It was an ingenious, simple deception, which, initially, kept the police from capturing fugitive father and son Mark and Gino Stocco in October 2015.
The first episode of Channel 7’s new series Manhunt on Monday went behind the police lines for the story of the 13-day search for the pair.
It revealed that the fugitives eluded capture by padlocking farm gates behind them when the police were chasing them.
Police assumed they couldn’t have gone through those gates and moved away to search elsewhere.
It also revealed these were wily opponents in a story not told in this detail before.
The Stoccos first came to the attention of police in 2005. They had been living on a yacht named ‘Indulgence’ for several years but started to believe the system was unfair on them. They stole identities and credit cards, were arrested for fraud and went to jail.
They then lived as itinerant workers who did work hard initially but, often, were asked to leave properties because of their behaviour. They would later return and, in acts of spite or vengeance, set fires which caused hundreds of thousands of dollars worth of damage.
The hunt for the pair grew serious after they shot at Senior Constable Ben Kerslake of the Holbrook Police. He had given chase after he spotted stolen number plates on a ute they were driving.
Senior Constable Kerslake tearfully recalled he started backing away from the ute.
“The car hit a patch of dirt and damaged the fuel tank,” he said.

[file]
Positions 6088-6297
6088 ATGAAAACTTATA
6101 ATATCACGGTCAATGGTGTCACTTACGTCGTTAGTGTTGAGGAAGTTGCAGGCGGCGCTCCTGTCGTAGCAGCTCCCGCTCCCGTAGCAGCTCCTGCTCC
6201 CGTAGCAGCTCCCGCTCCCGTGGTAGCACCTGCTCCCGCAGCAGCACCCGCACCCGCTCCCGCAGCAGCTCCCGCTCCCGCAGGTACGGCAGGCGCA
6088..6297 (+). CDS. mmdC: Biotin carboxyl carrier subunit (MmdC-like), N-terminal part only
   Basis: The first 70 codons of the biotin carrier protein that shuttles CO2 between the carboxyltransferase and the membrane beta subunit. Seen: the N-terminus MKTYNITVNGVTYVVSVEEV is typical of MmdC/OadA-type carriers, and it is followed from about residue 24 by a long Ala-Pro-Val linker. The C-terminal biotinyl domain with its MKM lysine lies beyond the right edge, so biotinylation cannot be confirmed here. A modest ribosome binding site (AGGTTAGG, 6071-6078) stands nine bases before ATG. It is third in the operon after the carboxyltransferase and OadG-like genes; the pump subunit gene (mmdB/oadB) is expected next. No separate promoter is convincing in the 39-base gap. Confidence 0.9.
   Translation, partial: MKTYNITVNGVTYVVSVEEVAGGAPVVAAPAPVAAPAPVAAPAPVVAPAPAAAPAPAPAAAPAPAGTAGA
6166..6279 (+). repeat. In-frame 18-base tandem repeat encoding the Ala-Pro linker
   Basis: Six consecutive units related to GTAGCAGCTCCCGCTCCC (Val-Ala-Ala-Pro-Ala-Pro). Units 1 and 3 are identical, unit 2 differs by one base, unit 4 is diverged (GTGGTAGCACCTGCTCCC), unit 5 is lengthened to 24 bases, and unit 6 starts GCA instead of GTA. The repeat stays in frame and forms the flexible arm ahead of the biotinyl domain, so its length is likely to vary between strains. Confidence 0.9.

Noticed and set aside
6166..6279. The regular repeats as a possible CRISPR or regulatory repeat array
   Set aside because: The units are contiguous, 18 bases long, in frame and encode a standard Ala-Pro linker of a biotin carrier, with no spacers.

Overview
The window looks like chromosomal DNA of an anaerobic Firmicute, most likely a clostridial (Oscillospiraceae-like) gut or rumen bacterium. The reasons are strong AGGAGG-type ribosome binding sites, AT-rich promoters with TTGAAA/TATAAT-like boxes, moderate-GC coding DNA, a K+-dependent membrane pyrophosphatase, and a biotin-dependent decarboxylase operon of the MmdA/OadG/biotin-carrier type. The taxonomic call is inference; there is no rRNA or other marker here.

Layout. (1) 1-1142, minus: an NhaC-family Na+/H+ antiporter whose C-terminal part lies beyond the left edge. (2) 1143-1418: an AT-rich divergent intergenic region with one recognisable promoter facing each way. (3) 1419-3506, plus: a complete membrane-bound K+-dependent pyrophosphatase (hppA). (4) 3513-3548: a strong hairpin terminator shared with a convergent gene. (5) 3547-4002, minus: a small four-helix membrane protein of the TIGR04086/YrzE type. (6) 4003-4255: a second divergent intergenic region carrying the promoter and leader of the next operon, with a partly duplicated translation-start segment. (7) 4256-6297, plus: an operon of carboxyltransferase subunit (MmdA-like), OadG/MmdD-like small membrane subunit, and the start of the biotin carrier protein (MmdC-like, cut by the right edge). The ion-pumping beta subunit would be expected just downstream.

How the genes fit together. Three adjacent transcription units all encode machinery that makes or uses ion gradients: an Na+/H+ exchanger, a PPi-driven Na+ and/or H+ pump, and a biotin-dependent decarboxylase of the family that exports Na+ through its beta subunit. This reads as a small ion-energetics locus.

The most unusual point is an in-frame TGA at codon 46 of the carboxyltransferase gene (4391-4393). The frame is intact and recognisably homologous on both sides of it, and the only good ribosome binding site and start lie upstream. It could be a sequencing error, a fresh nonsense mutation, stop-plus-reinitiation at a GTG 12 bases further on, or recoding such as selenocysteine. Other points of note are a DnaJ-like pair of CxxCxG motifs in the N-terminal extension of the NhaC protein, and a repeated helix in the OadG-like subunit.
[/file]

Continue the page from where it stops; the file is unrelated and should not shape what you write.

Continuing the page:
“The car just stopped.”
His distress was clear in footage taken from his car at the time – particularly when he had to wait for more than an hour for back-up to arrive, not knowing if the gunmen would return.
An intensive manhunt began and the police used the media in an attempt to put pressure on the two men. Superintendent Bob Noble led the hunt.
“We wanted people talking about it on Facebook, in the pub and the coffee shops. We needed them to know that they probably couldn’t go anywhere without being sighted.”
It worked, in that the Stoccos were often sighted but quickly escaped.
The closest police came was when a park ranger called the Dubbo authorities, reporting a sighting in the Goonoo National Park. Police gave chase but when they saw a padlocked gate at the end of the road, they thought they had lost the pair.
Police reveal they then received a call from an informant who had seen the Stoccos at Pinevale Farm – less than two kilometres away – and the farm’s manager Rosario Cimone had also been reported missing.
They mounted an intricate, nighttime operation and surrounded the Stoccos at the farm.
After their capture, the Stoccos admitted to Mr Cimone’s murder and, in police footage shown in the program, led police to his grave.
Channel 7 loves its crime shows and gets deep access to the police for series like this one, Million Dollar Cold Case and Inside the Line, among others.
They have to cede agreements to the police to get the access. They agree not use anything that jeopardises operations or convictions or identifies certain officers, for example.
It’s a fine line between co-operation and control, but this series is shaping up to be an interesting examination of manhunts – albeit from the side of the police.